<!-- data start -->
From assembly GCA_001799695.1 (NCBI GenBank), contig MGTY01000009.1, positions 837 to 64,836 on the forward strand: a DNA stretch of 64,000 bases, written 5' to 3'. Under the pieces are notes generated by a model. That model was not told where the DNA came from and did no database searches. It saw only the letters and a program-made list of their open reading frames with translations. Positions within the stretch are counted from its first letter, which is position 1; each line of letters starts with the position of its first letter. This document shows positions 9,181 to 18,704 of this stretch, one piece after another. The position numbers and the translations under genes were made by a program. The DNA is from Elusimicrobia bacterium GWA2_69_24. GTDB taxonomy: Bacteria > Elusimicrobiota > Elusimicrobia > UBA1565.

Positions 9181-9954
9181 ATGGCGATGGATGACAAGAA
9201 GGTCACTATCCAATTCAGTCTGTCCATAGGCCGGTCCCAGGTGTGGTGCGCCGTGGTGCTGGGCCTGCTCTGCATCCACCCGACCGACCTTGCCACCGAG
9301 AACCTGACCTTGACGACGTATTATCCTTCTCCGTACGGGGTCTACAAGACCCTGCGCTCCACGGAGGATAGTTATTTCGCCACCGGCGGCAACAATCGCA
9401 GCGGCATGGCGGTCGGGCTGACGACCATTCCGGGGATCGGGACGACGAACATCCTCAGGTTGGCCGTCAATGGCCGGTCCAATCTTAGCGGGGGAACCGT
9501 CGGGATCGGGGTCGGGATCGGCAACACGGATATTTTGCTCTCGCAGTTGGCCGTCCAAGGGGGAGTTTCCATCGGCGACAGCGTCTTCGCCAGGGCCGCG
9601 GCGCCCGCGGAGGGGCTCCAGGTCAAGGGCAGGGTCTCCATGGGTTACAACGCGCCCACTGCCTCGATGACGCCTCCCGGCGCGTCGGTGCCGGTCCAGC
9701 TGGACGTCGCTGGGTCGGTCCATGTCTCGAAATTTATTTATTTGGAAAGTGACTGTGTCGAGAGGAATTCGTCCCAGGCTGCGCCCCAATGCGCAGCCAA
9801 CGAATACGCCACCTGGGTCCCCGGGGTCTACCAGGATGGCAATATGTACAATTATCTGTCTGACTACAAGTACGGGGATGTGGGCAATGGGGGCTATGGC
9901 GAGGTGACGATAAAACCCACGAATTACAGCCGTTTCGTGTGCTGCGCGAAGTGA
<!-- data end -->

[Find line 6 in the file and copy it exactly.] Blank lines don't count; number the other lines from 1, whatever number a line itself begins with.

9401 GCGGCATGGCGGTCGGGCTGACGACCATTCCGGGGATCGGGACGACGAACATCCTCAGGTTGGCCGTCAATGGCCGGTCCAATCTTAGCGGGGGAACCGT